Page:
'Indy Star' Top Business Editor Exits with a Blast at Gannett

By: Joe Strupp Apparently fed up with what she termed Gannett Co.'s tightened "grip on the paper," Vickie Elmer of The Indianapolis Star left her job Thursday afternoon as top editor of the business section.

In a frank memo, first posted on the Poynter Institute's Romenesko site, Elmer, 43, stated why she was leaving the paper's assistant managing editor/business post, which she has held since late 2003. Her reason: "[A] fundamental and philosophical disagreement with senior management over the direction, readership and staffing needs of the Business section. ... I leave hoping for the best for The Star, as Gannett tightens its grip on the paper and its people."

Elmer revealed she was leaving "at a time and in a way that my bosses have determined are best -- and I hope they will give their best, as I did, to the dozen members of my team."

She lamented that her departure had to occur with "much work undone and at least six jobs on the Business Desk unfilled, because of the five-plus month hiring freeze and other factors outside my control." She added that the paper's top managers wanted to "reinvent the Business section so it focuses on the business elite, managers, executives and opinion leaders. My vision has always been broader and more inclusive -- we provide stories that appeal to clerks and CEOs, college students, cafe owners and cleaning ladies."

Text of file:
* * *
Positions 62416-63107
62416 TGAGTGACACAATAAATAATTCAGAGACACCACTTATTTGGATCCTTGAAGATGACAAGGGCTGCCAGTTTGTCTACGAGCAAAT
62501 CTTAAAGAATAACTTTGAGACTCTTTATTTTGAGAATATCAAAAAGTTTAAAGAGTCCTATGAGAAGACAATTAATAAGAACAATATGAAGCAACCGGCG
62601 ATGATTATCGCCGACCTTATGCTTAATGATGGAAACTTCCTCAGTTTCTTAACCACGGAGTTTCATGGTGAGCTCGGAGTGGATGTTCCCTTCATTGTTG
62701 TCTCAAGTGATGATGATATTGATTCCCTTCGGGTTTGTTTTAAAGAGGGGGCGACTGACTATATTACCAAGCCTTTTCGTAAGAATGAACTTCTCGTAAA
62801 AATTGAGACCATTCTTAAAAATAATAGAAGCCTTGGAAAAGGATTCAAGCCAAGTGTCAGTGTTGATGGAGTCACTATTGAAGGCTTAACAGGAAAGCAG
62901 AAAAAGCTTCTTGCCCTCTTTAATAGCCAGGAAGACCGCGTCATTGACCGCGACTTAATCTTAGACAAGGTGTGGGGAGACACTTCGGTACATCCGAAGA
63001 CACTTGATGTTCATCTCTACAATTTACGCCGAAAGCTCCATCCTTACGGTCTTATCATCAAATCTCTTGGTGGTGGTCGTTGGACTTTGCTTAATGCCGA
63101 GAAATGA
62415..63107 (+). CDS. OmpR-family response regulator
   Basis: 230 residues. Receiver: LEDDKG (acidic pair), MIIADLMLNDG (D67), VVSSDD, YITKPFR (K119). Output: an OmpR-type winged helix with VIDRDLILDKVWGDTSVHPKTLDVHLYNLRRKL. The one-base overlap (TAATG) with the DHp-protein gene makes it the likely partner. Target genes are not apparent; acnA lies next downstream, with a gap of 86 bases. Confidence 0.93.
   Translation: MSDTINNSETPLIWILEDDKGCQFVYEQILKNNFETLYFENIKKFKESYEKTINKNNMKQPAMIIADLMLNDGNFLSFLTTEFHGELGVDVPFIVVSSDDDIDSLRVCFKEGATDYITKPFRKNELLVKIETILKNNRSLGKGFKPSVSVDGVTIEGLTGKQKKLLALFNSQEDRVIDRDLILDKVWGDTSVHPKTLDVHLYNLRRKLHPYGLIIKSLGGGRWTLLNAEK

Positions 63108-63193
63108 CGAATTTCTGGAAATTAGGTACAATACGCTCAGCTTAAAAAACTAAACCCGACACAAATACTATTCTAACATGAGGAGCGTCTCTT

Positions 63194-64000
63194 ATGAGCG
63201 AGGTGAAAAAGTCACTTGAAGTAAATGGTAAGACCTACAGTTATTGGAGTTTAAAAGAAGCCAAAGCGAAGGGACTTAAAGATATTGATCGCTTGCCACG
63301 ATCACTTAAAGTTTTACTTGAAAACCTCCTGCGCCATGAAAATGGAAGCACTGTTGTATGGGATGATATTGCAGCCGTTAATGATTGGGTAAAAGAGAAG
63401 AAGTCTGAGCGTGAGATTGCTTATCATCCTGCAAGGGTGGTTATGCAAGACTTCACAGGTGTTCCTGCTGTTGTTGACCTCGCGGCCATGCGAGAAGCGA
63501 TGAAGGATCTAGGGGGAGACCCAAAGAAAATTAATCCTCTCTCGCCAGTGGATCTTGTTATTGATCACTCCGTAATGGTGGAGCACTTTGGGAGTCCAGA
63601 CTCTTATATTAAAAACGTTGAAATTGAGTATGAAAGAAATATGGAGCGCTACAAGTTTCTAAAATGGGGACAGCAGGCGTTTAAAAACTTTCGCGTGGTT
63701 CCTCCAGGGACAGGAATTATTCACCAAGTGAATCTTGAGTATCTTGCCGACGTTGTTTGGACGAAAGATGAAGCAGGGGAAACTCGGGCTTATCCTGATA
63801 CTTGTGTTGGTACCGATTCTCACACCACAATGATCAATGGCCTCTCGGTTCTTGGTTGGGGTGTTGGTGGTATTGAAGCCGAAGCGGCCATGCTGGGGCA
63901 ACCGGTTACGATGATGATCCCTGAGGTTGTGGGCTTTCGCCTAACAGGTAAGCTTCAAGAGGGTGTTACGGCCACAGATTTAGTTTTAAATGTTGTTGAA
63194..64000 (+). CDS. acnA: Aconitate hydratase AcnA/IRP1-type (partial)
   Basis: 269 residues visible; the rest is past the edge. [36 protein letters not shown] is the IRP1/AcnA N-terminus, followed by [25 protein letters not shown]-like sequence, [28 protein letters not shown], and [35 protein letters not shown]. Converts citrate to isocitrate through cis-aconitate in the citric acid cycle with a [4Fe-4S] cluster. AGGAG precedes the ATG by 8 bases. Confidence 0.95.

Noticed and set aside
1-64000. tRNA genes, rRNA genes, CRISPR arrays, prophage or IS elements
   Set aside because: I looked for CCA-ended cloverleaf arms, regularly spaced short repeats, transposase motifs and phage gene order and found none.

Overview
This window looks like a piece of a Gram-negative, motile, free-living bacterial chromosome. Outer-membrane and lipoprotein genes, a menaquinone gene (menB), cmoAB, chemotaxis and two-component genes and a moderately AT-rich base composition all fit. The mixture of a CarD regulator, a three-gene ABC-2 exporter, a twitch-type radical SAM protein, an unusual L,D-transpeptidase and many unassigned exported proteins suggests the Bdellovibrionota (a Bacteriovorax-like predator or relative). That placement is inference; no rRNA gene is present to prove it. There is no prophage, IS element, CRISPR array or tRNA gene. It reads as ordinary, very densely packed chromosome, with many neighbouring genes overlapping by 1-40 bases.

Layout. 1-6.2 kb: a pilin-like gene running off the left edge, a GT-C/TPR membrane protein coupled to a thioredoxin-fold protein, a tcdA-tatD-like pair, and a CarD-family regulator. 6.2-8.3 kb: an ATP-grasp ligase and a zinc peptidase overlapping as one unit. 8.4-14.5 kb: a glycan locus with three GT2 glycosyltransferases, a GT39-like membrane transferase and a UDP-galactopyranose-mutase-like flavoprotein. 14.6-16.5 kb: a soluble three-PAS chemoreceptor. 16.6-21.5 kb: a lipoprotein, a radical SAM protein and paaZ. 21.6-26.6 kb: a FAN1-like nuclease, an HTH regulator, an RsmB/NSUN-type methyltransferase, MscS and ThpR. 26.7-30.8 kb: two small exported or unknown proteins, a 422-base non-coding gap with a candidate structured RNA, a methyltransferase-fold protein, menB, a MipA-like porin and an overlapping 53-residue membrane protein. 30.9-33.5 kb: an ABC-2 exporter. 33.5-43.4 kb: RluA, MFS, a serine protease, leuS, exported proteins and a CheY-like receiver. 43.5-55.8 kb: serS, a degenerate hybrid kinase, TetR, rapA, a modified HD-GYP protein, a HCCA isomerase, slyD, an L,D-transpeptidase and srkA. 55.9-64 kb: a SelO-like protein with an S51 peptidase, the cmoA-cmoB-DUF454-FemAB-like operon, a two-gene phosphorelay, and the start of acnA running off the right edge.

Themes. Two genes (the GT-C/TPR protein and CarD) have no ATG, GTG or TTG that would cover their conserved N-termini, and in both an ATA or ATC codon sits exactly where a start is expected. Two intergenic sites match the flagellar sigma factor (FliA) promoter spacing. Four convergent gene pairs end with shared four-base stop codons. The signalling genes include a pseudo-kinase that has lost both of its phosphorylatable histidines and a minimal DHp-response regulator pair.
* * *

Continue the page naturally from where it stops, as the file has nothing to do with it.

Elmer, who could not be reached for comment, also tallied the section's successes under her guidance, including more front-page play and a "string" of exclusives.

According to her bio on the paper's Web site, "Ms. Elmer ... was hired to develop the Business section as a must-read with stories that have authority, creativity and broad appeal. The section focuses on the regional economy of Indiana, health and medical coverage and retail and consumer issues.

"She had spent seven years at Newsday in New York City and Long Island, editing weekend and enterprise business and workplace stories, developing coverage of New York City business and the rebuilding of the World Trade Center complex.

"She also helped Newsday develop and expand its Sunday Money & Careers section and its coverage of stories that appeal to women and 20-somethings".

Editor Dennis Ryerson and Publisher Barbara Henry could not immediately be reached for comment Thursday afternoon.


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